Among Uyghurs, China aims to ‘meld Islam with Confucianism’
In late July, a group of Chinese government officials and academics met in Urumqi to discuss how Xinjiang was implementing a national plan to “Sinicize” Islam.
The officials did not bring up the religious sites China has demolished, or the Islamic books it has burned, or the Uyghurs it has “re-educated” in concentration camps for any suggestion of Islamic belief, according to a Xinhua News agency summary of the event. Those actions proceeded under separate Chinese Communist Party plans.
But the plan they were responsible for, a five-year work outline launched in 2018, had not been fully executed: Islam itself needed more engineering, they said.
Specifically, China needed to do more to “meld Islam with Confucianism.” To achieve this, it needed to release a new translated and annotated Chinese Qur’an aligned with the “spirit of the times.”
“Sinicizing Islam in Xinjiang should reflect the historical rules of how society develops, through the consolidation of political power, the pacification of society, and the construction of culture,” said Wang Zhen, a professor at China’s Central Institute of Socialism, the event’s sponsor
The institute is part of Communist Party’s United Front Work Group, which controls Chinese religious affairs. It produced the Sinicization plans.
Religion viewed as threat
The Chinese Communist Party, or CCP, has long viewed religion – and its suggestion of any power above – as a threat to its primacy.
Over the decades, it has tended to persecute Uyghur Muslims in similar ways, under different propaganda slogans, with increasing intensity.
But today, following a campaign the United States has labeled genocide, the party has practically eliminated any public practice of Islam in Xinjiang that it does not directly supervise. It is now working out the kinks in a new version of Islam which it hopes will bind Chinese Muslims, including Uyghur Muslims, even closer to the state.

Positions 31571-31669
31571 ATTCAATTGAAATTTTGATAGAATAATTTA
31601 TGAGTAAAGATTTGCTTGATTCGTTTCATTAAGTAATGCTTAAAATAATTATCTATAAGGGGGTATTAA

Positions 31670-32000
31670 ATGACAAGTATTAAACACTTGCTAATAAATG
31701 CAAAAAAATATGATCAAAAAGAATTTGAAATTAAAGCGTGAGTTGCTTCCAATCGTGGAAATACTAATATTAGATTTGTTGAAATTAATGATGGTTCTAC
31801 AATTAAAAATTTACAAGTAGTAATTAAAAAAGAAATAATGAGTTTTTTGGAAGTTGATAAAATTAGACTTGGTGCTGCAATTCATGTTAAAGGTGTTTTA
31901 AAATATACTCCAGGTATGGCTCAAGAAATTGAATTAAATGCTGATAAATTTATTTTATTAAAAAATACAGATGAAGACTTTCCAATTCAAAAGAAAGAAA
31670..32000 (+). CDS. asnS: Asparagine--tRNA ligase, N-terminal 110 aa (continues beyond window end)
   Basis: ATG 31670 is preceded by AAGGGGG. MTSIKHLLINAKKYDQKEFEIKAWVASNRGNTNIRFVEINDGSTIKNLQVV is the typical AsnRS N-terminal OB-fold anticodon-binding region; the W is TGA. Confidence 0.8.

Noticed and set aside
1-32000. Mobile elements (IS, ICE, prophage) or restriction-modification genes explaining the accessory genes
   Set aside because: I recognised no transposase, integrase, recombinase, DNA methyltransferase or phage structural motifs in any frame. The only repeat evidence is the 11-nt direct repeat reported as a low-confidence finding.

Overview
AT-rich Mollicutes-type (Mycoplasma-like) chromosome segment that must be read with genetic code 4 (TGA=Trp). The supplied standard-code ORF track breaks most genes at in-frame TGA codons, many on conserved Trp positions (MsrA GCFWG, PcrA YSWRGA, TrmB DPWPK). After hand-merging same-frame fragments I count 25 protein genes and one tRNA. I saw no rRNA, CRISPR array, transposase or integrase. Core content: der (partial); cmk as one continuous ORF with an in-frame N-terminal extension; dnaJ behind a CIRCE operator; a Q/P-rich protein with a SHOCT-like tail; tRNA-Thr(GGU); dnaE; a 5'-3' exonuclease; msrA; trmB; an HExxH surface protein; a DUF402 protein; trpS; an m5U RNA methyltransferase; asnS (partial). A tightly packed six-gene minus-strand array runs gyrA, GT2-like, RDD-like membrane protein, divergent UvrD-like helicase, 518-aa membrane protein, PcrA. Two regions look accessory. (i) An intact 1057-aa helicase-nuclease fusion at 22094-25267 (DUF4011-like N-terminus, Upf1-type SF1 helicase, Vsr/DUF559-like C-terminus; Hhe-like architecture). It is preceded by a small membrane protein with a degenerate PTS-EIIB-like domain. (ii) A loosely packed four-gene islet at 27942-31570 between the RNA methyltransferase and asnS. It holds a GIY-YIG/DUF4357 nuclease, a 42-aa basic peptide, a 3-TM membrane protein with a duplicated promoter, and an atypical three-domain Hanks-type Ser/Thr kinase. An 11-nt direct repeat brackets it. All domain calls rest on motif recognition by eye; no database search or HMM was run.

“The ultimate goal of Sinicization is to allow for that greater kind of supervision,” said David Stroup, a lecturer in Chinese Studies at the University of Manchester. “They want to bring everything under their umbrella of control.”
Communist Party Secretary Xi Jinping first mentioned “Sinicizing” religion in China in a 2015 speech. He mentioned Sinicizing Islam specifically in 2017.
By 2018, the party had drawn up national plans for “Sinicizing” each of the country’s three major monotheistic religions: Protestantism, Catholicism and Islam, to be implemented over the next five years.
The 32-point plan for Islam highlighted “issues in some areas that cannot be ignored,” according to an English translation hosted by China Law Translate. Some places had been “permeated with religious extremist ideology.” Mosques emulated foreign architecture, Muslims wore foreign clothing and the halal food label was overapplied.
“[S]ome negate the traditional ideology of Chinese Islam,” the plan noted. In response, among other measures, the party would beef up its religious personnel, “correctly explain” the Quran and Hadith in a new annotated version, and promote “using Confucianism to interpret scripture.”
“Using Confucianism to interpret scripture” references a Qing Dynasty collection of Islamic translations and writings in Chinese, known in Western scholarship as the Han Kitab, which use Confucian concepts to expound on Islamic theology. The texts were produced in eastern China, never circulated in the Uyghur region, and are not recognized in Uyghur Islamic tradition.
“The CCP is identifying this as the only correct religious practice in China,” said Stroup. “Using this kind of framing, to align Islam with Confucianism, align Islam with Chinese tradition, is a very selective reading of history.”
In addition to the Chinese translation, the party is considering a new, Sinicized Uyghur translation of the Qur’an. Many Uyghur Muslims cherish a 1980s Arabic-to-Uyghur translation by the religious scholar Muhemmed Salih.
But book stores stopped stocking it around 2010. They replaced it with a widely criticized group translation, which sold for 1,000 yuan.
Salih died in police custody in 2018, at age 82.
“The times are always changing, society is always improving, and so our understanding of classics like the Qur’an should change as well,” said Peking University Professor Xue Qingguo, according to the Xinhua report on the Urumqi conference.
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